Gasp! I know, actually writing something on paper and sending it in the actual mail?! Who does that?!
I think it also comes down to training our brains to look for the subtle cues that people give that say “I need some help” without actually saying it. As someone who lives with a disease that requires me to have help doing nearly everything in my life, I know a little bit about this. For me, already having to have help doing so much, asking for help with “one more thing” often makes me feels like I’m a burden. I know deep down that I’m not, my family and those who’ve helped in the past have always been the best at selflessly and lovingly helping me with whatever I needed, but the feeling still exists. I think that feeling exists for everyone. We know that everyone has their own lives, struggles, and busy schedules so, when we’re having those times our natural response is to just bury them or hide them so we don’t add burden to our family or friends lives. As someone who does that, we have to train ourselves not to. We have to let people in. For me, having always been reluctant to share about my life with SMA, writing these articles is a big part of that.
On the flip side of that equation is the need for us to be able to identify when people are doing that and reach out to them. This requires us to be present and aware in the moment. Listening to what people are truly saying as we’re having a conversation. We have to train our brains to hear and be ready to act on the little things. Because just as with my cousin and her husband listening and hearing me say something that I was struggling with, -and their kind gift of my handy dandy (does it feel weird saying “handy dandy?” I think it feels weird) little stylus, and just as Gandalf pointed out- it’s the little things that matter most.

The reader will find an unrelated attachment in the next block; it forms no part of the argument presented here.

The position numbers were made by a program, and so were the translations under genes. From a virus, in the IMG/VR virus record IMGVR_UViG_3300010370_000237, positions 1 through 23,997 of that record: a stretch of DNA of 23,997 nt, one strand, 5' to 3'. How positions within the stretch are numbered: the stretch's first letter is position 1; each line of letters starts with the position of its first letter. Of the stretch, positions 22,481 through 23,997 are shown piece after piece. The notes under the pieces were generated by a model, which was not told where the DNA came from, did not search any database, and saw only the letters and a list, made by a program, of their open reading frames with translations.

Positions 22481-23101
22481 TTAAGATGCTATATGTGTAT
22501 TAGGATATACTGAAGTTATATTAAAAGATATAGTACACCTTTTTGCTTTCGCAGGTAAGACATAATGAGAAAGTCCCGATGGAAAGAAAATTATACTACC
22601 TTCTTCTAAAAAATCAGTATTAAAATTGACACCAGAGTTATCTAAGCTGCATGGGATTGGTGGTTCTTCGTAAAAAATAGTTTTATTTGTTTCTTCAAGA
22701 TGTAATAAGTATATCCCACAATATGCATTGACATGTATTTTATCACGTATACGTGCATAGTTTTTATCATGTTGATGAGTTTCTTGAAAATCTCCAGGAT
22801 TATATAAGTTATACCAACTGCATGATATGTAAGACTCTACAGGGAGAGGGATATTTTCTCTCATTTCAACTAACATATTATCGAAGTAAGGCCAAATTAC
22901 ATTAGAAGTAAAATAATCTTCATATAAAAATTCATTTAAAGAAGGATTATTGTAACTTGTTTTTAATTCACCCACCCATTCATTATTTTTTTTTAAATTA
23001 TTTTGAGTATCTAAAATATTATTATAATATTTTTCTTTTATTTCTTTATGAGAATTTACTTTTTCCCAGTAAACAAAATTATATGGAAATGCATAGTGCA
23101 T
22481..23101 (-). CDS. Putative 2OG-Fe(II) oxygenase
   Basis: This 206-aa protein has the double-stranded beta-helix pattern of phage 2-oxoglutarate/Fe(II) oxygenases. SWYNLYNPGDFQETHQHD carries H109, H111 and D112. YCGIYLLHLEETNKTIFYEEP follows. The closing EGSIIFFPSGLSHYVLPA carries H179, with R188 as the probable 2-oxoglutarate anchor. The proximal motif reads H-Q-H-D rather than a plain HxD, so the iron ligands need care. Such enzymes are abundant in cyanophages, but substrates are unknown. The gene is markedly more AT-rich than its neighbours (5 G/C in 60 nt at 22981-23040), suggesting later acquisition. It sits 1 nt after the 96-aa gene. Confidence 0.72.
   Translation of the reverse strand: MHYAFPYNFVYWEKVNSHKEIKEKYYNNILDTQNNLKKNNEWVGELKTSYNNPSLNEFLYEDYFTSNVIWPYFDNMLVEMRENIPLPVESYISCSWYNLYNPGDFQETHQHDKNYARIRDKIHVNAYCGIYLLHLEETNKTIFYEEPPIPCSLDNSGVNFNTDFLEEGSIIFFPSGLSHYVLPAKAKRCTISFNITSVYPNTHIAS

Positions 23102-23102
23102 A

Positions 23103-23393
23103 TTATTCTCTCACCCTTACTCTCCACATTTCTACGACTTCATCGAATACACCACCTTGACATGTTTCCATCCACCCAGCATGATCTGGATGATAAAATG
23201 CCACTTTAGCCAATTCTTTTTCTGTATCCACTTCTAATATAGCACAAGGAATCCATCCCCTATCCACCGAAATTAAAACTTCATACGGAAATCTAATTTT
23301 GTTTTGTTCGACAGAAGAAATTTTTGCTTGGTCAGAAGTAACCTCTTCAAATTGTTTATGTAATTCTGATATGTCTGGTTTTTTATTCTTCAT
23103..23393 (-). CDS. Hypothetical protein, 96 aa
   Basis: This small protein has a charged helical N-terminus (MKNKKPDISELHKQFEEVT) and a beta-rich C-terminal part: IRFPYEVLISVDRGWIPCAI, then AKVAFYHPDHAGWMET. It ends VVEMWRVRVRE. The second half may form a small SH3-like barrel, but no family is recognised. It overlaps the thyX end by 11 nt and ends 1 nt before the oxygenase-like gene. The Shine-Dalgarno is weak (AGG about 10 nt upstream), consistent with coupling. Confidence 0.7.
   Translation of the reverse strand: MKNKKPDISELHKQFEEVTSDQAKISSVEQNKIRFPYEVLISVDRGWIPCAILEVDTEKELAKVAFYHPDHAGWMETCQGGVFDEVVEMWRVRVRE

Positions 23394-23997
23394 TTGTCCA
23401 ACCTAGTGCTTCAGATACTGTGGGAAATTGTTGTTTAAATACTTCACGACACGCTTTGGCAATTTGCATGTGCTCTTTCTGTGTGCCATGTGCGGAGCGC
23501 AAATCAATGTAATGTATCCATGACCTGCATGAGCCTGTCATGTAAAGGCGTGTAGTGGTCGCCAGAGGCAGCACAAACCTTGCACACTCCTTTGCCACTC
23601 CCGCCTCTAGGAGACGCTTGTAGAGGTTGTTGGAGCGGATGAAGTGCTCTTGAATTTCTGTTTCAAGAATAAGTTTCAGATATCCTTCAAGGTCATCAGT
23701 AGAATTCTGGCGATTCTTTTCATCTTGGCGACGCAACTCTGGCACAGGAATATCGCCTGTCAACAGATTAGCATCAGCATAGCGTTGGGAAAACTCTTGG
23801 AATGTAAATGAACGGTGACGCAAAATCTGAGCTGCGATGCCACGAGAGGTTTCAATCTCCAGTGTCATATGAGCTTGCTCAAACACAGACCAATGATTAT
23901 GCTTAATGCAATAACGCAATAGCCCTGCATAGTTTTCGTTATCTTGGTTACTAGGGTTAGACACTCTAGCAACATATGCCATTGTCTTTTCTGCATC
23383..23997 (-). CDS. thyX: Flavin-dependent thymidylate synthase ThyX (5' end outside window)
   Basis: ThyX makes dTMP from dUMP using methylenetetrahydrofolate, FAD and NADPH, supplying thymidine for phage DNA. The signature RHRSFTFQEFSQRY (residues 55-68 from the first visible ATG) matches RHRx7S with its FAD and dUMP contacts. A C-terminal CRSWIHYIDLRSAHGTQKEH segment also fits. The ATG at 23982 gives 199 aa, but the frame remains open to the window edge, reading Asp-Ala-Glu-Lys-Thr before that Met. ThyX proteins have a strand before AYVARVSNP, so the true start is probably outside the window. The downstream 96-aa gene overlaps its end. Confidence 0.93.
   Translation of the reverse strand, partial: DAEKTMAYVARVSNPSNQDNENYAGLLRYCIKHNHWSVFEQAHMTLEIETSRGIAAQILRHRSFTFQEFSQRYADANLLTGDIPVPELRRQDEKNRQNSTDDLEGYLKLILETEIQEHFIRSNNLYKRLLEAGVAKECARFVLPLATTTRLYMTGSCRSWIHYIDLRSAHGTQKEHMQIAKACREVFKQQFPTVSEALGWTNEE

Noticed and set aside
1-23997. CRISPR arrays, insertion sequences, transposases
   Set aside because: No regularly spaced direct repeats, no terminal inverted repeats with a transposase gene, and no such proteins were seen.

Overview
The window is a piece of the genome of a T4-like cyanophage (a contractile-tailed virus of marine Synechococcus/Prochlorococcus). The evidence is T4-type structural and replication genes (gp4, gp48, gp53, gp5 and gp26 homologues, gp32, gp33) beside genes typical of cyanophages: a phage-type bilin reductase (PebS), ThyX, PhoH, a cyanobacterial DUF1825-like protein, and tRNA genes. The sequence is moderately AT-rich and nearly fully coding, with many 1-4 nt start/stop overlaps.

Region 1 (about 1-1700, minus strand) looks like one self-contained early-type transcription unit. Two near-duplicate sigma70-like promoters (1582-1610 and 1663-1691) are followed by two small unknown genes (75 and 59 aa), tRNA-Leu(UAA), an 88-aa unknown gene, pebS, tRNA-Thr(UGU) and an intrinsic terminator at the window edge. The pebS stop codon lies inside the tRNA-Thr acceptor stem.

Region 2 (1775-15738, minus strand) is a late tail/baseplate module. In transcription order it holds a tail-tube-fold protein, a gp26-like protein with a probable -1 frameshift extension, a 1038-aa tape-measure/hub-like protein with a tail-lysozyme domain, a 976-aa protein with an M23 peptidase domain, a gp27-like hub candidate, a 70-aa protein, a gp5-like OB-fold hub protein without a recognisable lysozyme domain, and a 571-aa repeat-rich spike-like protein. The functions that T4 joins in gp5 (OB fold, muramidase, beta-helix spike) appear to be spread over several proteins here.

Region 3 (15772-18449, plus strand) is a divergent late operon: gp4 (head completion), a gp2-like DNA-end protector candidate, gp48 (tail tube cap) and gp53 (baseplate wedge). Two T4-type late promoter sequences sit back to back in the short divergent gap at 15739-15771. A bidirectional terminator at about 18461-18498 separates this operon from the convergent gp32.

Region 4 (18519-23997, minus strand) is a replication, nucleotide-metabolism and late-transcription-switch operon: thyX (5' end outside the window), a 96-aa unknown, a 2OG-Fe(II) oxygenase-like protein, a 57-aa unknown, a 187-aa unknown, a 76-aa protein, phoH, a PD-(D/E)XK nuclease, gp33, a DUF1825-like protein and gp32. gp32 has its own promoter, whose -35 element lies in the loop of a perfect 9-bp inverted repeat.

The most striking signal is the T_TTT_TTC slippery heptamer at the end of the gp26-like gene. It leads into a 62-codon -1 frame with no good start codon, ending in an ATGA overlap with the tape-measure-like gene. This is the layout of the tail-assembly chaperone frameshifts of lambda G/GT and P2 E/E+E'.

So as you go through your next week or two start training yourself to be on the lookout for those little opportunities. Throw out your predetermined thoughts about why someone is acting a certain way, or saying and doing something, and see them for what they really are, who they really are. Make a difference in their day. It doesn’t have to be a grand gesture, or buying something for someone. It can be as simple as the words, “how are things really going?” or “I’m here for ya,” or maybe the gift of a stylus, but we have to be ready and aware when the opportunity arises. Will you?
Well, those are my remARCs. I hope they in some way, big or small, might have resonated with you. Whether it made you laugh, cry (I hope not too much), smile, or maybe think about life from a different perspective, I hope you take something away from this article that makes your day even the slightest bit better. I’d love to hear your remARCs as well. Feel free to send me an email at firstname.lastname@example.org, or leave a comment on the My RemARCs Facebook, Twitter, or Instagram pages… unless you hated it. In which case, why are you even still reading this? Hope to see you back here soon. Until then, be well and live remARCably.